Ira smiled. "I used my third question to ask if Suzanne would be happier soon, and she said yes. I mean, I expected so, since Josh is coming back, but I wanted to make sure. She's a good girl, and works so hard, you know."

The Outsider nodded. "Yes, I do know."

"So what brings you here?" Ira said, taking another bite of sandwich.

She shrugged. "I have to work too."

"But why a... healthcare companion or whatever it's called?"

She smiled and sipped her tea. "Because that person is always an outsider."

Ira shook his head and ate. They talked for a while about Josh and Suzanne and even a bit of para team gossip that the Outsider had heard.

Finally, Ira noticed the kitchen clock.

"I'd better be going!" he exclaimed, wiping his mouth with a napkin. "I'm taking over Edna's time at the Y today so she can see her grandkids."

The Outsider nodded and smiled. "I'll keep an eye on things here," she said.

"Thanks," Ira said earnestly. "I feel better knowing that another para is here, watching things."

"We're all paras, you know," she said. "All the people who come in to help."

"Really?" Ira said, standing up. "Couldn't they get other jobs? There's got to be something better paid out there for paras."

She shrugged. "It doesn't matter if you can lift a tank, if you're poor, or a person of color, or couldn't go to college, Ira. For these women, being superstrong, for instance, just means that they don't need help getting the patient up off the floor when he or she falls off the toilet."

Ira stared at her.

She made a little shooing motion. "Go on, Ira. You're going to be late."

He hurried to the front hall, picking up his keys and wallet and nametag and checking his reflection in the mirror. He was still an old man, and a somewhat stupid one, he thought.

By the time he reached the Y, he had remembered the Oracle's words about Josh, and had regained his good mood. He hummed as he sorted the small pile of paperwork on the calendar blotter, checked the keys in the keybox, and read through the notices in the black plastic inbox. Work done for now, he pulled the magnifying glass out of the top drawer, along with his pencil and his crossword puzzle book, and settled in for a quiet afternoon.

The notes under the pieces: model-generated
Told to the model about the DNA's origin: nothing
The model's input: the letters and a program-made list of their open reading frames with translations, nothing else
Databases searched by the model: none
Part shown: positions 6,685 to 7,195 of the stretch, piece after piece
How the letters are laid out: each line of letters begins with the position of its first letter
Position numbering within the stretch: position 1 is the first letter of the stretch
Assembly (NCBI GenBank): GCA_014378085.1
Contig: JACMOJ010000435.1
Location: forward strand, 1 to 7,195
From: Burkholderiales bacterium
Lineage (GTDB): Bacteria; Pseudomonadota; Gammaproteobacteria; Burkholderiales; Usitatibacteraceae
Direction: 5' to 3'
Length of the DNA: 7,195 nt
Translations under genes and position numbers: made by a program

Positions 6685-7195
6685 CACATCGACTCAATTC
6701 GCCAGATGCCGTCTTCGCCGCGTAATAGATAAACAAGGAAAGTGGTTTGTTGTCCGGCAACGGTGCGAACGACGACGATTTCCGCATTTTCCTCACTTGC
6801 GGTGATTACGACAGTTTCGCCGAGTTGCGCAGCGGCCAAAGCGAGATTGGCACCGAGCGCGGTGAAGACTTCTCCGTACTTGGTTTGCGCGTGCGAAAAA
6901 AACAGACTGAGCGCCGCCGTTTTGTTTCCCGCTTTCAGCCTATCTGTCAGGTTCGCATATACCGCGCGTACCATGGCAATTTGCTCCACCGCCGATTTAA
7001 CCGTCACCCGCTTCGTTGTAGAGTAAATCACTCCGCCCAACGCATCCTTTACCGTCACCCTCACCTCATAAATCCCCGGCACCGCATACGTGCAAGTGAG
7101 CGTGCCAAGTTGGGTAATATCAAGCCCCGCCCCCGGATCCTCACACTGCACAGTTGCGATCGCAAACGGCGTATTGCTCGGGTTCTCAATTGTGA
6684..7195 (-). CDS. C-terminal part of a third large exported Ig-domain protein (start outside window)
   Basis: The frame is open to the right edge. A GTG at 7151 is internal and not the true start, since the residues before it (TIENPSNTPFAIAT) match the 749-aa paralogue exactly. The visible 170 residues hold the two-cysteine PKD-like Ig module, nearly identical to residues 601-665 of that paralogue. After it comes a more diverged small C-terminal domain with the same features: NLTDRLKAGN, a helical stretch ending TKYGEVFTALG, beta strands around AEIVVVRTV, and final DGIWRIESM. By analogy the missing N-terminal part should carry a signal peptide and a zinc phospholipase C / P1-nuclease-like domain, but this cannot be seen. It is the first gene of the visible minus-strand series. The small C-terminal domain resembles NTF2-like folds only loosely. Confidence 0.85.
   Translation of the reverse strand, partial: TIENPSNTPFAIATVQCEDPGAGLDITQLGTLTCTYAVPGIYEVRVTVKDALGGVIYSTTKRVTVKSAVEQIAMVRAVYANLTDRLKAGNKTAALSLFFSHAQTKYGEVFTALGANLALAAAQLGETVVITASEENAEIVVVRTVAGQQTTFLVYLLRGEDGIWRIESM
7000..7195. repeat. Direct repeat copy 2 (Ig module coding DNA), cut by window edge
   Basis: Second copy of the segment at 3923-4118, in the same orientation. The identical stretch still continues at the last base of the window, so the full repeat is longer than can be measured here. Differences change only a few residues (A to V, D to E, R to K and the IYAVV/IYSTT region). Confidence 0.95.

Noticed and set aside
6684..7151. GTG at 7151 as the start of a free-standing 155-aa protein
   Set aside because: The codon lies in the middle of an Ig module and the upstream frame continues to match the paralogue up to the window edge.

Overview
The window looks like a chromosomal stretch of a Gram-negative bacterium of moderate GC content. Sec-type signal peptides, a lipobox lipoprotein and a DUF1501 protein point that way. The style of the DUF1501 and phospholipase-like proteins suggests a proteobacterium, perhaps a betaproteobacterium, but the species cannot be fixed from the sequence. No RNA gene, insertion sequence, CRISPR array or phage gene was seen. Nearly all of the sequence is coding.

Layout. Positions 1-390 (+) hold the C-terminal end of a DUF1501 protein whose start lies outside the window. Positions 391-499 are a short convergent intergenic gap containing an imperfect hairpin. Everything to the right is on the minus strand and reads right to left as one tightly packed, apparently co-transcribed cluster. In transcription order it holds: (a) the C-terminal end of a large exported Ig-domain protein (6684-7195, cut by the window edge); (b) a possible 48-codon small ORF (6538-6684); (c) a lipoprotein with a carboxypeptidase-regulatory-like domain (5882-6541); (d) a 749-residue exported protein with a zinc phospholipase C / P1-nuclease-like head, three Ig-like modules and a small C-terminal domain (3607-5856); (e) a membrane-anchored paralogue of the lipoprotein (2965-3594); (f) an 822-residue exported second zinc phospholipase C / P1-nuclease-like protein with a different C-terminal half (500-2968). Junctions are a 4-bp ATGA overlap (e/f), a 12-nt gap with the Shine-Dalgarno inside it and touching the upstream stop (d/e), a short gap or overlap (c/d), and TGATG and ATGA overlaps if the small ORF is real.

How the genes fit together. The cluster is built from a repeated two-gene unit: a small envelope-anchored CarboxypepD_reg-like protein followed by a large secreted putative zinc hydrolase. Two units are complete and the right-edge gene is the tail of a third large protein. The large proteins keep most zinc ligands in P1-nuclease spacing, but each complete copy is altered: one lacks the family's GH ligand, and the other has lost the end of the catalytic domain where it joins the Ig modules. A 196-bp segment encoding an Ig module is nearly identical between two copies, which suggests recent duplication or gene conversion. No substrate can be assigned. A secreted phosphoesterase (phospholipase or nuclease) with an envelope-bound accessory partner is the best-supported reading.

Sometime around dinnertime, a person stepped up to his desk. He looked up.

She was a young woman, maybe 18 or 19, with wavy brown hair pulled into pigtails at the sides of her head. Freckles sprawled generously over her pug nose and broad cheeks. She had hazel eyes and a rakish grin, and wore a plain white t-shirt and a biker jacket.

She was so familiar.

So, so familiar.

Without realizing it, Ira stood bolt upright, staring at her. Her grin faltered. "Pops? You okay?" she said.

He nodded wordlessly, staring.

"You're white as a ghost," she said, moving around the side of the counter, looking concerned, pushing the desk chair back into position behind Ira. "Why don't you sit down?"

Ira sat down hard on the desk chair, still staring, but he started breathing again.

She relaxed a little. "Look, is there anything I can do? Get you a glass of water or something?" The grin spread across her face like lightning again and she gave him a thumbs-up. "Tin Lizzie is here to save the day!"

Ira fainted then. It seemed like the only thing to do, really.

Date: 2012-02-26 07:36 am (UTC)
sepdet: Samhain worshipping the veggies. Oooommm. (Okay, yes, catnip was involved.) (Default)
From: [personal profile] sepdet
Is that Lizzie back after some sort of time slip, or what?

But the Outsider is an immensely interesting and stark character. The idea that all poor, POC and/or female paras wind up as hired hands because they don't get the same advantages ... is painful and seems to fit the sparkly-white world most superhero comics deliver to us. Oh, is that where they are...

Date: 2012-05-09 08:01 pm (UTC)
the_leaky_pen: (Default)
From: [personal profile] the_leaky_pen
Yeah... it's a grim thought.

Especially when you connect that to the fact that Professor Canis was the first really visible Black superhero, it makes a horrible kind of sense.